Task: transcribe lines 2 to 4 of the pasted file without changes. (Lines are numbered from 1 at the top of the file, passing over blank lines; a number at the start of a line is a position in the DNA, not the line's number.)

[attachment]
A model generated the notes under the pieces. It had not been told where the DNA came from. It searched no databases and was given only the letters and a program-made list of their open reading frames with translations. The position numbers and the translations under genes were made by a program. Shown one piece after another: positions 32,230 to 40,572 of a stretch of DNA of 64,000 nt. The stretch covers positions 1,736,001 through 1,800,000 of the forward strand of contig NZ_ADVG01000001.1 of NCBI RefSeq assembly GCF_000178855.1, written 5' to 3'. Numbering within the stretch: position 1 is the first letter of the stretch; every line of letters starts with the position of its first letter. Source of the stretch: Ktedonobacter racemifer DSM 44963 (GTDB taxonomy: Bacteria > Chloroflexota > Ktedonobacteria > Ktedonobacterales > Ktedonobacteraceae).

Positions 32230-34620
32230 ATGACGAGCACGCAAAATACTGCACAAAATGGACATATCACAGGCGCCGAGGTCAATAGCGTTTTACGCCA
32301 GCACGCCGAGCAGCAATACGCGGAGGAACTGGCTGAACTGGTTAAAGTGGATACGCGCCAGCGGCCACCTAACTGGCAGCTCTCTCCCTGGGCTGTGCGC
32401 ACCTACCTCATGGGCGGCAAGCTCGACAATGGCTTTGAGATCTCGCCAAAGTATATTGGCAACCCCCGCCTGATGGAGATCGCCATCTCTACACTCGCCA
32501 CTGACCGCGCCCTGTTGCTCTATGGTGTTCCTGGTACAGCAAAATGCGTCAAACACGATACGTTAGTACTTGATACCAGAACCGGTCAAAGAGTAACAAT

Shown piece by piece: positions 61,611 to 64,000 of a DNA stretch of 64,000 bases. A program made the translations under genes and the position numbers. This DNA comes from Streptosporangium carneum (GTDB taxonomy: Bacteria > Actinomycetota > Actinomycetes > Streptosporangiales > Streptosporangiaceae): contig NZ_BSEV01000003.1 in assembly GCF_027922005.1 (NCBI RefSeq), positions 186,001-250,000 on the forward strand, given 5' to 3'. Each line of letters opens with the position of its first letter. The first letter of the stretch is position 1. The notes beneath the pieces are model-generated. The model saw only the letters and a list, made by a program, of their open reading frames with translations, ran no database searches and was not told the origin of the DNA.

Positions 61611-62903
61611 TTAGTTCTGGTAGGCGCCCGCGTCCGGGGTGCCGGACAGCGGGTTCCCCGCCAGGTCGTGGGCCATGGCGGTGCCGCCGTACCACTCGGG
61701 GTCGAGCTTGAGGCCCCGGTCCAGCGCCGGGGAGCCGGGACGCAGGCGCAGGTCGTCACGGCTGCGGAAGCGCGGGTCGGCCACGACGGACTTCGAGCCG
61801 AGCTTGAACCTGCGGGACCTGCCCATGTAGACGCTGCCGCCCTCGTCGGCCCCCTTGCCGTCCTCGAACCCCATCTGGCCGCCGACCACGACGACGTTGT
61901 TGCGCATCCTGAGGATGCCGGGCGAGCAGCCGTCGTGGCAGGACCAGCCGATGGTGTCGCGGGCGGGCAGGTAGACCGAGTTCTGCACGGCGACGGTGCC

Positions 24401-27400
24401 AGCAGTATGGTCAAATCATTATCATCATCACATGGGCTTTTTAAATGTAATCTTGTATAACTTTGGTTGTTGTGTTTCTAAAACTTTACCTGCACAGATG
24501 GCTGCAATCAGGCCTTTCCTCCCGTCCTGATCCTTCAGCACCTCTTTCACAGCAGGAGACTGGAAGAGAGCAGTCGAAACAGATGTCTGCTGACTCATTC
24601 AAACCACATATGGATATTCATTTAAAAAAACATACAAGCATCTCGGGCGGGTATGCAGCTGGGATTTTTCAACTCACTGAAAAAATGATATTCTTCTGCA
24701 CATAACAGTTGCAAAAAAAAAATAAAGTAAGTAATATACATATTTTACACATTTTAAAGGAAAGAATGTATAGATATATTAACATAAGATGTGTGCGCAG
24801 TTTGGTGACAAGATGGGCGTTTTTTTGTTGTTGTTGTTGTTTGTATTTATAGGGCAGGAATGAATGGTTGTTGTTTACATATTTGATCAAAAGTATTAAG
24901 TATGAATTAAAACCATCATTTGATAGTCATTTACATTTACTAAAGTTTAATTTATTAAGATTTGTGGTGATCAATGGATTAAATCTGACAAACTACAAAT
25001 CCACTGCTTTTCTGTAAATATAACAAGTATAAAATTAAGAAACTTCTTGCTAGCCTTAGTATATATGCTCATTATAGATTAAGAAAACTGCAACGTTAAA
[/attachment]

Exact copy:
Positions 32230-34620
32230 ATGACGAGCACGCAAAATACTGCACAAAATGGACATATCACAGGCGCCGAGGTCAATAGCGTTTTACGCCA
32301 GCACGCCGAGCAGCAATACGCGGAGGAACTGGCTGAACTGGTTAAAGTGGATACGCGCCAGCGGCCACCTAACTGGCAGCTCTCTCCCTGGGCTGTGCGC